1. Ranked among the UK’s 30 best universities in the Guardian University Guide 2021, the University of Stirling is committed to providing education with a purpose and carrying out research which has a positive impact on communities across the globe – addressing real issues, providing solutions and helping to shape society. Stirling is ranked fifth in Scotland and 40th in the UK for research intensity (Research Excellence Framework 2014). Interdisciplinary in its approach, Stirling’s research informs its teaching curriculum and facilitates opportunities for knowledge exchange and collaboration between staff, students, industry partners and the wider community.

Among the top 20 UK universities for student satisfaction (National Student Survey), the University’s scenic central Scotland campus – complete with a loch and castle – is home to more than 14,000 students and 1,500 staff, representing around 120 nationalities. This includes an ever-expanding base for postgraduate study.

The University has twice been recognised with a Queen's Anniversary Prize – the first for its Institute for Social Marketing and Health (2014) and the second for its Institute of Aquaculture (2019). Stirling is Scotland's University for Sporting Excellence and was crowned UK Sports University of the Year 2020 by The Times / Sunday Times Good University Guide.

As a signatory to the £214m Stirling and Clackmannanshire City Region Deal, the University is driving productivity and inclusive growth across the Forth Valley, and beyond. Through pioneering collaborative solutions to global challenges, researchers are putting innovation, skills, and partnership at the heart of a sustainable economic recovery.


  1. The Arts and Humanities Research Council (AHRC) funds world-class, independent researchers in a wide range of subjects: history, archaeology, digital content, philosophy, languages, design, heritage, area studies, the creative and performing arts, and much more. This financial year the AHRC will spend approximately £140 million to fund research and postgraduate training, in collaboration with a number of partners. The quality and range of research supported by this investment of public funds not only provides social and cultural benefits and contributes to the economic success of the UK but also to the culture and welfare of societies around the globe. Visit the AHRC website at:, on Twitter at @ahrcpress, and on Facebook search for the Arts and Humanities Research Council, or Instagram at @ahrcpress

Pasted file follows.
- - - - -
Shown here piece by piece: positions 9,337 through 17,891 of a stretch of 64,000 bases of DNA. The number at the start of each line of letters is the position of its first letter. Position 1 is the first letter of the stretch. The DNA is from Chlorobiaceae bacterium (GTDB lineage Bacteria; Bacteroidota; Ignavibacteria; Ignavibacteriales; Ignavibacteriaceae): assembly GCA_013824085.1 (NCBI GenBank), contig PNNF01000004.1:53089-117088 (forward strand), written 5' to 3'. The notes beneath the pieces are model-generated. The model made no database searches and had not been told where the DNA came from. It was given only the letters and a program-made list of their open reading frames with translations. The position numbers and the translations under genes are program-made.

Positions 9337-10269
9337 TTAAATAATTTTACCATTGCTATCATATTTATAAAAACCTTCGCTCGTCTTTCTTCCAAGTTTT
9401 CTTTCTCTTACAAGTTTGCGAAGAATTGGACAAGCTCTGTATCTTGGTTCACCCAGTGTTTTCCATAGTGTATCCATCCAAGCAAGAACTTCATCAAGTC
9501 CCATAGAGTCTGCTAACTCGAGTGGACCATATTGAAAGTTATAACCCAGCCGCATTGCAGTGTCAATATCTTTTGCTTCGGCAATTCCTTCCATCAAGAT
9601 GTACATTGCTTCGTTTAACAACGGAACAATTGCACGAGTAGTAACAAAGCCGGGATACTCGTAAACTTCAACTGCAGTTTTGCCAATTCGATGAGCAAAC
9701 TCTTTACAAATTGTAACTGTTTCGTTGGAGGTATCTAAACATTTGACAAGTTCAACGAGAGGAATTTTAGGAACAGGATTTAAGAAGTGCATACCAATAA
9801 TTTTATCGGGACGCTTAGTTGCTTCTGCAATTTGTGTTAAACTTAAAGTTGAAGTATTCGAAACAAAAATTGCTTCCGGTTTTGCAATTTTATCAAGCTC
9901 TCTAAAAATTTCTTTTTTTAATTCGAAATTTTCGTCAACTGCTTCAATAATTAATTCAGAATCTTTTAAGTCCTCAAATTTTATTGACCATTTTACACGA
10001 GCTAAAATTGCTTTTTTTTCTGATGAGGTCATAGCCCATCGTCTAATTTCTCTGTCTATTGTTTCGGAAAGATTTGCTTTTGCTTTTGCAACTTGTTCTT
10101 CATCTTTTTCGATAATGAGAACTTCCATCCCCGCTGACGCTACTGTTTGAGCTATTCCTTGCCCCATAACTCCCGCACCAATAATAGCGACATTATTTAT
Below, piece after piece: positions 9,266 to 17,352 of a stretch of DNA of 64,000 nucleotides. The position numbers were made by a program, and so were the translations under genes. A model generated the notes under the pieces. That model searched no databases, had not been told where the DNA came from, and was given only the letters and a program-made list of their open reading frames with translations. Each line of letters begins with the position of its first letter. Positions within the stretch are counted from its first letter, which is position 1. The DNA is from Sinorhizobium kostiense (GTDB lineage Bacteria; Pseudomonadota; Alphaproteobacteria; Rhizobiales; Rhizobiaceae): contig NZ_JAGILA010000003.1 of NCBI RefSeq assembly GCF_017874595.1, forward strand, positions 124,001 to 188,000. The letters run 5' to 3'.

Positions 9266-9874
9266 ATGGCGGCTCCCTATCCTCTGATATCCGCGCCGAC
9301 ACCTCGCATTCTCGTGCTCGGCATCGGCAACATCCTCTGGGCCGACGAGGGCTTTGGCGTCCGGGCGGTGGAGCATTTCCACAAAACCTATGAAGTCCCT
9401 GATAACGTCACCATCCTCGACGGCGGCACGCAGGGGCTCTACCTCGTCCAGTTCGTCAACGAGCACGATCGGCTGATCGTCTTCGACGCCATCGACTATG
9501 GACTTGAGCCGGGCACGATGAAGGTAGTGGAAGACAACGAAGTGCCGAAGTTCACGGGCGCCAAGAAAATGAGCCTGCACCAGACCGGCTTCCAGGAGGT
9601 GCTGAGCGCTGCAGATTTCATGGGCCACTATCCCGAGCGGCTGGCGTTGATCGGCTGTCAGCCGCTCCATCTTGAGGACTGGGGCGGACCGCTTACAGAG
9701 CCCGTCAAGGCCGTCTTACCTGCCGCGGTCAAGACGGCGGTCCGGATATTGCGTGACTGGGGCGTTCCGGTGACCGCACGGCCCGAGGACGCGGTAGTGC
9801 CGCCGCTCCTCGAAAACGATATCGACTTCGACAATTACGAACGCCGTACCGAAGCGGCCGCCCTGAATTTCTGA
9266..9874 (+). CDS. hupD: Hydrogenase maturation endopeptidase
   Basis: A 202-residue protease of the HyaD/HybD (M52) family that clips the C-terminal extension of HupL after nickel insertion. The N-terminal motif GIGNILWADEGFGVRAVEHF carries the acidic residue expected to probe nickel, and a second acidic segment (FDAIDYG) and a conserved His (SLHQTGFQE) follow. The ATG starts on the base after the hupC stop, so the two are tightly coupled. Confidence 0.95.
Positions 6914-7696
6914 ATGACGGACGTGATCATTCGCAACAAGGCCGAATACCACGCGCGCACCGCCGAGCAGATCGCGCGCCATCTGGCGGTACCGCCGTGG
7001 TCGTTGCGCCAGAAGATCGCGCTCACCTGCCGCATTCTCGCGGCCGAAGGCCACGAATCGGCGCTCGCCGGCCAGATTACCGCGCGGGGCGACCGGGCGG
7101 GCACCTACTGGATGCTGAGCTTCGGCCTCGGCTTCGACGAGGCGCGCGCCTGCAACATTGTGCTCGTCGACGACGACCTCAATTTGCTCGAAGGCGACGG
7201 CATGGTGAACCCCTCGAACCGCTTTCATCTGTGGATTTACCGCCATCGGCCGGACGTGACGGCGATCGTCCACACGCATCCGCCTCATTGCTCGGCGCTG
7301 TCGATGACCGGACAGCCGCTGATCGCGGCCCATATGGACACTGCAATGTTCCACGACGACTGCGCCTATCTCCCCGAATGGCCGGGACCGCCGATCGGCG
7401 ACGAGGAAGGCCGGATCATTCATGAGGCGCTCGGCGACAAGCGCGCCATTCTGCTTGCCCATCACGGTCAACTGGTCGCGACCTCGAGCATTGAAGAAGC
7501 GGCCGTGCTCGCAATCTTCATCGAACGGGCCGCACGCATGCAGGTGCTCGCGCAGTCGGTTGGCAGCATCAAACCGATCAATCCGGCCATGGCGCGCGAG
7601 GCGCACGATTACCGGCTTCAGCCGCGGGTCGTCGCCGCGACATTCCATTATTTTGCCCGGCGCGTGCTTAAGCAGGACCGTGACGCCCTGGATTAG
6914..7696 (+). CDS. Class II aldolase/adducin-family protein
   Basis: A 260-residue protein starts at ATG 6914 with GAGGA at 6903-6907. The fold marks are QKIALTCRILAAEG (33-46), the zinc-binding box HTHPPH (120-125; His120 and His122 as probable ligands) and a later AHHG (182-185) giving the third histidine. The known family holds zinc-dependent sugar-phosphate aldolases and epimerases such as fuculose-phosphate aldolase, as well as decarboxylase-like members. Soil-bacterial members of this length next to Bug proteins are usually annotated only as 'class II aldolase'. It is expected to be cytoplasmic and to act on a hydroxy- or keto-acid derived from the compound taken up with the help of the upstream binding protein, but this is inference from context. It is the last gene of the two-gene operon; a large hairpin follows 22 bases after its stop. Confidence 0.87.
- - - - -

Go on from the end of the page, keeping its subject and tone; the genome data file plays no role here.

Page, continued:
2. Bheireadh Oifis nam Meadhanan eadar-theangachadh Gàidhlig den bhrath-naidheachd seachad do bhuidhinn mheadhanan bharantaichte. Cuiribh fios do dh'Oifis nam Meadhanan airson bruidhinn air cinn-latha freagarrach.



Header image: Avro Vulcan B.2A, The World's First Delta Winged Bomber. On Display At National Museum Of Flight.

Back to Press archive
Previous story Next story

Latest News

World’s largest Jurassic pterosaur unearthed on Scottish island
A spectacular fossil of a huge flying reptile known as a pterosaur, that was found on the Isle of Skye, is the largest of its kind ever discovered from the Jurassic period.
Find out more
Prayer book inscribed by Mary, Queen of Scots to go on display at the National Museum of Scotland
An illustrated prayer book featuring a poem handwritten by the young Mary, Queen of Scots, is to go on display at the National Museum of Scotland from Thursday 31 March.
Find out more
Galloway Hoard yields another exciting discovery, the name of a Bishop Hyguald inscribed on rare rock crystal jar
A rare rock crystal jar found wrapped in textiles as part of the Galloway Hoard has been conserved, revealing a Latin inscription written in gold. The inscription says the jar was made for a bishop named Hyguald.
Find out more
National Museums Scotland gifted rare collection of 17th century Scottish silver
National Museums Scotland have acquired a trio of exceptionally rare silver objects created in Scotland in the 1600s. The quaich, trumpet bell and mazer are important examples of 17th century Scottish craftsmanship and have been donated to the National Collections by Ron and Rosemary Haggarty.
Find out more
New book gives fresh perspective on Scotland’s Viking-age foundations
Crucible of Nations reveals Medieval Scotland as a melting pot of ideas.
Find out more
Back to top